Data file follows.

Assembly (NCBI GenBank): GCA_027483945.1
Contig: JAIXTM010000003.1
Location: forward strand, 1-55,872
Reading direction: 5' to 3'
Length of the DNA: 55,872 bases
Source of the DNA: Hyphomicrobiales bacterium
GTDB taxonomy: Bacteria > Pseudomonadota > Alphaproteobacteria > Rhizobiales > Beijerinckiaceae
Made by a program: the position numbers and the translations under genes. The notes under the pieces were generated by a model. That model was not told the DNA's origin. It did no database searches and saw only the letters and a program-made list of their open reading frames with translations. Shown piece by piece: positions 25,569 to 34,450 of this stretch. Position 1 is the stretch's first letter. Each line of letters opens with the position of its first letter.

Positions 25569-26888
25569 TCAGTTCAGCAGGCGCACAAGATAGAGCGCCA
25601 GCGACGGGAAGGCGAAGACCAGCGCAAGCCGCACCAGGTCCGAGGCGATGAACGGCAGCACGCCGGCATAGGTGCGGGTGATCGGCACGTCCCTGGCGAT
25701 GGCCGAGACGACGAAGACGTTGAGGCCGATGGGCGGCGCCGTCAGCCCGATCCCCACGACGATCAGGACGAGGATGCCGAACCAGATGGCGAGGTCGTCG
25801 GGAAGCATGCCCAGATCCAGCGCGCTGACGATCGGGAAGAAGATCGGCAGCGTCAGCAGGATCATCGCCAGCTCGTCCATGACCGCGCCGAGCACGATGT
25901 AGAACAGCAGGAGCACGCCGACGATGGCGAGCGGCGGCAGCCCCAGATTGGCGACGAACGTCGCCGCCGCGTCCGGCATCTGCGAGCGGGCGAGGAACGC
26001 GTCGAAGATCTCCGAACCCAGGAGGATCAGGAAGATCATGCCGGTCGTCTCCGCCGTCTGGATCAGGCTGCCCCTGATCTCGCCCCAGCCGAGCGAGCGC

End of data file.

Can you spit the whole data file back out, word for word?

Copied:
Assembly (NCBI GenBank): GCA_027483945.1
Contig: JAIXTM010000003.1
Location: forward strand, 1-55,872
Reading direction: 5' to 3'
Length of the DNA: 55,872 bases
Source of the DNA: Hyphomicrobiales bacterium
GTDB taxonomy: Bacteria > Pseudomonadota > Alphaproteobacteria > Rhizobiales > Beijerinckiaceae
Made by a program: the position numbers and the translations under genes. The notes under the pieces were generated by a model. That model was not told the DNA's origin. It did no database searches and saw only the letters and a program-made list of their open reading frames with translations. Shown piece by piece: positions 25,569 to 34,450 of this stretch. Position 1 is the stretch's first letter. Each line of letters opens with the position of its first letter.

Positions 25569-26888
25569 TCAGTTCAGCAGGCGCACAAGATAGAGCGCCA
25601 GCGACGGGAAGGCGAAGACCAGCGCAAGCCGCACCAGGTCCGAGGCGATGAACGGCAGCACGCCGGCATAGGTGCGGGTGATCGGCACGTCCCTGGCGAT
25701 GGCCGAGACGACGAAGACGTTGAGGCCGATGGGCGGCGCCGTCAGCCCGATCCCCACGACGATCAGGACGAGGATGCCGAACCAGATGGCGAGGTCGTCG
25801 GGAAGCATGCCCAGATCCAGCGCGCTGACGATCGGGAAGAAGATCGGCAGCGTCAGCAGGATCATCGCCAGCTCGTCCATGACCGCGCCGAGCACGATGT
25901 AGAACAGCAGGAGCACGCCGACGATGGCGAGCGGCGGCAGCCCCAGATTGGCGACGAACGTCGCCGCCGCGTCCGGCATCTGCGAGCGGGCGAGGAACGC
26001 GTCGAAGATCTCCGAACCCAGGAGGATCAGGAAGATCATGCCGGTCGTCTCCGCCGTCTGGATCAGGCTGCCCCTGATCTCGCCCCAGCCGAGCGAGCGC